I’ve just purchased my first ever Nikon sometime last year, disrupting a long lived family tradition in the process. We were a simple Canon family. Well, I am known to be ever so slightly – a bit disruptive especially in those teenager years. So why should things changes as I get older? huh
A Little History
Lest, that I’ve grown up? Nope definitely not, I’m embarking on another delightful camera journey into the splendid world of Nikkor. A legend in it’s own right, for making the finest glass since 1933.
While Nikkor only brought to market their first camera in 1956 – a cloned rangefinder. While Canon was really a camera company first. It produced it’s first camera as far back as 1936. Then a few years later, some lenses in 1939. You can read what you will out those dates. Then decide how you like, about either of theses two mammoths who launched the Japanese at the forefront of photographic equipment at least in the 35mm format.
In fact at one point Canon cameras even used rival Nikkor lens but that was a long, long time ago. Nikkor is very much a lens and glass company at its heart.
Until 1950’s European camera companies dominated the market, such as Zeiss and its subsidiaries – see my article on this Why Zeiss stopped making cameras ? It wasn’t until the Korean war before foreign journalists realized that Japanese cameras and lenses were pretty awesome.
The End of Era
Nikon dominated the film camera until the advent of auto focusing. Canon succeeded over Nikon in the realm of sport photography once photographers accepted auto focus was here to stay. But before that could happen, a sport shooters had to upgrade their equipment to use Canon’s new EF mount. This was in the early 90’s. Canon’s AF was faster than Nikon’s especially with the EOS range of cameras. See my video on Canon EOS 600
If we roll back to the 80’s and more importantly Nikon. Nikon made one of the best non-AF SLR cameras ever made along with an incredible range of lens which used the same lens mount since 1957. The F-Mount is still with us today, practically all lens can be mounted on a film or digital camera with some exceptions. This is why photo journalists stuck with their beloved Nikkor glass, at least through the 90’s.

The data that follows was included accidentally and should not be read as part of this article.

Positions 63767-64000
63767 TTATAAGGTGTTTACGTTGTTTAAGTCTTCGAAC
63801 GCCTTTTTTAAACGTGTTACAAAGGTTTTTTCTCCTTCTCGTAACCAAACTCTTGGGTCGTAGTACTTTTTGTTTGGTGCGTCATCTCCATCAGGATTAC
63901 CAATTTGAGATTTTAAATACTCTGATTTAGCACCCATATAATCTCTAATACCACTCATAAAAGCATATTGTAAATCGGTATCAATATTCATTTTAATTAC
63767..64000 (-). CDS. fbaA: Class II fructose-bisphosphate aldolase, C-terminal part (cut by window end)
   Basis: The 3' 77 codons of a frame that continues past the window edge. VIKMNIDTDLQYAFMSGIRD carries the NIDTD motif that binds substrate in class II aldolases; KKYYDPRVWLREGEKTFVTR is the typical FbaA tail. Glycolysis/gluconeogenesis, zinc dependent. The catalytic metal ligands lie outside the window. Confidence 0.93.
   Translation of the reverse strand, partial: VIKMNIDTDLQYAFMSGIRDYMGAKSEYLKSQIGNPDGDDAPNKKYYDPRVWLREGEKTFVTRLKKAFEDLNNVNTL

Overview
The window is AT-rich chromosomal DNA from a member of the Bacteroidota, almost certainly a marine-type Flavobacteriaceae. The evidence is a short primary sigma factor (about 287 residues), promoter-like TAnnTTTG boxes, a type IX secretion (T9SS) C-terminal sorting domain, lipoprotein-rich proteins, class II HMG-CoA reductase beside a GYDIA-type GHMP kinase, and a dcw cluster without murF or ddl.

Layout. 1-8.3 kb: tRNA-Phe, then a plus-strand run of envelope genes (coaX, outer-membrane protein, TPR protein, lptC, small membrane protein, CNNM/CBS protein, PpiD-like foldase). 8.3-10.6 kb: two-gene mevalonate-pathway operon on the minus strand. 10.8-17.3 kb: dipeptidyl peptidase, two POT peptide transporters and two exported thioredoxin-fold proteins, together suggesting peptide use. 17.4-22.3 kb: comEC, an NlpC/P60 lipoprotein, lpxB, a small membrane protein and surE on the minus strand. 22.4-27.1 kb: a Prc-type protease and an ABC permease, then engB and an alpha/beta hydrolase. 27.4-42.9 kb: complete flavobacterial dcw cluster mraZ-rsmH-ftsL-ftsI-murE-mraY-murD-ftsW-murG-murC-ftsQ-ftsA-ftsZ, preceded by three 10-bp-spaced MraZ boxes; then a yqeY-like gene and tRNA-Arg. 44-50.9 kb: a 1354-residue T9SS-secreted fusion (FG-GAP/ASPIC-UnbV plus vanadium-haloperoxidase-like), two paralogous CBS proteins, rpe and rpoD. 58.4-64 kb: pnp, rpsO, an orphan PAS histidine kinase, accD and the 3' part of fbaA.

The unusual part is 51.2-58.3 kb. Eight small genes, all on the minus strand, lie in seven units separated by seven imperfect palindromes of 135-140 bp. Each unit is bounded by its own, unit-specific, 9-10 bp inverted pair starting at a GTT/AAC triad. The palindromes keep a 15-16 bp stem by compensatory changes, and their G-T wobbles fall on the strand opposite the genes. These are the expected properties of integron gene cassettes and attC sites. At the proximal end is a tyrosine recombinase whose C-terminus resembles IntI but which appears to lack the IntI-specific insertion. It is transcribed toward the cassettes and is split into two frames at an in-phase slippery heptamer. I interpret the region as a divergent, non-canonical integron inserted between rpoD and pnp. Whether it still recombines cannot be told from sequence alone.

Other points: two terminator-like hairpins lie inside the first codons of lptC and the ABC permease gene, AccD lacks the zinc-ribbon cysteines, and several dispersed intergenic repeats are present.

It really wasn’t was until 1986 that Nikon launched the F501. Their first auto focusing camera. The then flagship, the F3 was soon updated to have AF with the addition of the F3AF. But it wasn’t until the F4 hit the market when Nikon had a real professional offering in terms of a true auto focus camera way back in 1988.
The auto focus cameras signalled an end to a era of masterfully crafted metal bodies with their traditional layout of dials and levellers. Now polycarbonate plastics reined with push button electronic functionality. Leaving arguably the best non-AF camera ever made to the Nikon’s line of F / FM / FE and FA.
I hear you cried, how about the Olympus OM-1. This is also very fine camera, lighter in every respect to the Nikon and equally as good.
Nikon FE/FA/FM/FG – What the F?
Nikon are one of the only manufacturers who have kept the same mount through the autofocus and digital revolutions. Making them very versatile for vintage Nikon glass.
I bet it’s incredibly difficult to choose a Nikon for film photography. There are so many classics to indulge in. The FE, FM and the FA. Each of these wonders also have a version two, FE 2, FM 2 except for the FA. A little about the FA later.
The FM is a fully manual metal gorgeous beast of a machine, while the FE features some electronic while equally satisfying. Diehards will argue the only Nikon to have is the F or FM. However the FE can control the shutter speed very nicely with it’s centred metering 60% and 40% rule. Which still works to this day very well. Many photographers of the day had a FM and a FE.
The FA on the other hand is blessed with Matrix metering and a lot more smartness. The ‘A’ stands for advanced. Let me say right here and now, any of these cameras from Nikon are in the own right flipping fantastic! But the best part is how inexpensive you can pick one these lovelies up for. For at least less than hundred euros. However do stick with the FMs, FEs or the FA.
There is the FG it’s lighter and cheaper if you are on a budget but do avoid the EM, it’s kinda nasty plastic thingy. There’s a good review regarding the FG it you are interested, but for me I’m stick to the big F’s
The reason I went for the FE over the FM is simply I like little automatic-ness when street shooting. If I see something in a split of a second, of course there’s no AF in any of these metal cased beauties. But I guess you aren’t here for that. If you need AF, then it’s off to the F3, F4, F5 etc which are splendid cameras too. The FE features aperture priority, so lock the camera to a suitable aperture and shoot with zone focussing or manual focus. It’s one less thing to worry about!
Some lenses to consider with a Nikon camera
- Nikon 20mm F4 or f3.5
- Nikon 28mm F3.5
- Nikon 35mm F2.8
- Nikon 50mm F1.8 AIS
- Nikon 85mm F2
- Nikon 135mm F3.5
- NIkon 200mm F4
After my initial purchase of the Nikon FE, I actually went on to purchase a Nikon FA. Now I’m considering purchase an Auto Focus Nikon SLR which by the way are really inexpensive and quite easy to find. A matter of fact there are so many Nikon’s to choose from, I can understand the task to choose one ever so daunting. Probably the reason I wrote this post in the first place to clear or least bring some understanding to new comers to the 70’s – 80’s offerings from Nikon. Either please post your comments or feedback down below, love to hear your story.
Thanks for this article, Gavin. Helpful. I enjoy using my Nikon FM2n because it is so simple. I also use the FM3A and the F3HP, which I hold in high regard.